Thursday, September 22, 2016

Visit to F. Oudard winery

Today the sun came out for awhile. This butterfly got stuck in the bathroom window briefly, fluttering madly around before finding the exit.

Spent time coloring another shot in sequence 17, otherwise, but at 2:50pm, Laetitia and Karine drove us to a local champagne winery...

F. Oudard is a champagne winery about 10 minutes by car from Camac, on a hill (not everywhere is flat, here). Mme. Oudard gave us a tour of the grounds. Our timing was right - the "grapers" were out handpicking grapes during the brief, 10-day harvest season. We tried snipping grapes from the vine using the pickers' cutters/scissors, and then watched them speed their way through the process much faster than us. These are 50-year-old, still fertile vines. Their usual lifespan is 25-or-so years.
Here, too, nuclear towers silhouette the sky, this time over vineyards.
Here they are doing their thing. Paid by the kilo, divided equally amongst team members. Slow snippers are relegated to the outskirts, I guess kind of like the last kids to be picked for basketball sort of thing.  Karine said that everybody does some grape picking in their youth, because you earn good money, and it's a temporary gig, so you can get back to school after the season is over. It's backbreaking work, of a different sort than sitting in front of the computer, but you know, you're outside, and these grape snippers seemed to revel in that fact.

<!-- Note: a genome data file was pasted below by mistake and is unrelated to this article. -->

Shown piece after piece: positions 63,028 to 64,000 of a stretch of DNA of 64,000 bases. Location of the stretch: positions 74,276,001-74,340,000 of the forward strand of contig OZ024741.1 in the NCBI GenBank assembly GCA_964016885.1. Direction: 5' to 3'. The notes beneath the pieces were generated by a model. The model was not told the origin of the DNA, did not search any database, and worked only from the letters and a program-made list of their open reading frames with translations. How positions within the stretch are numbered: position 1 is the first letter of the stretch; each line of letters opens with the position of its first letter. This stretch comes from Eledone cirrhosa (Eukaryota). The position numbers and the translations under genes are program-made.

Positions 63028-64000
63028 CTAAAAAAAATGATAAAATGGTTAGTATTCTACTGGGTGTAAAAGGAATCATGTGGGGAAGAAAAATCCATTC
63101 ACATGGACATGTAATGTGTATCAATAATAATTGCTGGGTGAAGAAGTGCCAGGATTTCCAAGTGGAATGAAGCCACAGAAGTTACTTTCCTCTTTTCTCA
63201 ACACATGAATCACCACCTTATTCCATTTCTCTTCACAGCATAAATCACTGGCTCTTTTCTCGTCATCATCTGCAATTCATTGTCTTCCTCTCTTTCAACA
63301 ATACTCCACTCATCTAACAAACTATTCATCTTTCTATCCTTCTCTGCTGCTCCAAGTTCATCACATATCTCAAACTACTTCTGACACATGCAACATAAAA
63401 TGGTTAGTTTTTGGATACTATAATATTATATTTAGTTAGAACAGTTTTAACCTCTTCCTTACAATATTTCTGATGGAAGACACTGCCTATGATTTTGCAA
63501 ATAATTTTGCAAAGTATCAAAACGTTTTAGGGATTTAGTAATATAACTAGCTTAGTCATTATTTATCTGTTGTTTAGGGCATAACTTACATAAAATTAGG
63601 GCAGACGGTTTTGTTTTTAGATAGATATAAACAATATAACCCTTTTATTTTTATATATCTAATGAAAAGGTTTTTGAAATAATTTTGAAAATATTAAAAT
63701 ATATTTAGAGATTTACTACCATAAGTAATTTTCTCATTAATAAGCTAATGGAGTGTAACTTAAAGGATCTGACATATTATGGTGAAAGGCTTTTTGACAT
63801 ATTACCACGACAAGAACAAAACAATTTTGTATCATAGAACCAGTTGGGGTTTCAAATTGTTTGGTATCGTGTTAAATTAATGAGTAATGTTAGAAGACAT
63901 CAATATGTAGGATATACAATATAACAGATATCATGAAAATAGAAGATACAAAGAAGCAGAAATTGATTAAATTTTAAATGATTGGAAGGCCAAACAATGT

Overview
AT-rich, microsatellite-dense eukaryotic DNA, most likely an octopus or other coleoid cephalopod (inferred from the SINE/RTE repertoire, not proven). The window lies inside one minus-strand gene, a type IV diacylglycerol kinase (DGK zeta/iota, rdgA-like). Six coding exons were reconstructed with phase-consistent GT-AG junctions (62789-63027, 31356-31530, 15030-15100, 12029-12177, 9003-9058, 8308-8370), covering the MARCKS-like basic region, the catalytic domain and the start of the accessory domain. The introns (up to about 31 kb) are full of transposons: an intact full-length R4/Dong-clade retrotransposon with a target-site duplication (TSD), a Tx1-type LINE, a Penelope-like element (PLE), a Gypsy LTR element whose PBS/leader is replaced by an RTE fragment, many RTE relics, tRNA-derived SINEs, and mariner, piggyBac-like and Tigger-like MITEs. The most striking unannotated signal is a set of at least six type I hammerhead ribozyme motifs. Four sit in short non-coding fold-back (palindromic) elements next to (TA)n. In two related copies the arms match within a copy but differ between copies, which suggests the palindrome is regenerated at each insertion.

The credo here is "everything by hand", or "we do it traditionally". F. Oudard grow their own grapes, crush them, bottle them, and market them.

 Here is the wine press - grapes are pressed four times before they are swapped out for a fresh batch of 4,000 kilos worth of white or red grapes. After the wine press, we saw the big steel vats where the juice was separated from the skin and pulp, and fermented (if I remember correctly). Mme. Oudard warned us not to stay too long in the vat room because the fumes would make us drunk. I lingered, but unfortunately did not become inebriated.
We were taken down to "la cave", where champagne goes into hibernation for at least 10 months. In the case of of (?) (already forgot the name), it can remain in bottle for up to five years, but champagne is different from regular wine in that it does not, apparently, improve with age past a certain point.

 A patron saint of the cave.
 Good use of a wine bottle.
Another angle of fermentation.
And of course at the end of the tour, we bought a few bottles. Champagne is the result of adding an enzyme to the wine to create the "bubbly".

What impressed me the most, perhaps, was the fact that a small crowd of local people showed up at the wine presses to watch the process, some with babies in tow. What a great aspect of of the whole process - community event!

With dinner, tonight!

 A few more images, courtesy of Ann (this one, here), and Feng Chen (the ones that follow).

We had a good time.  : )

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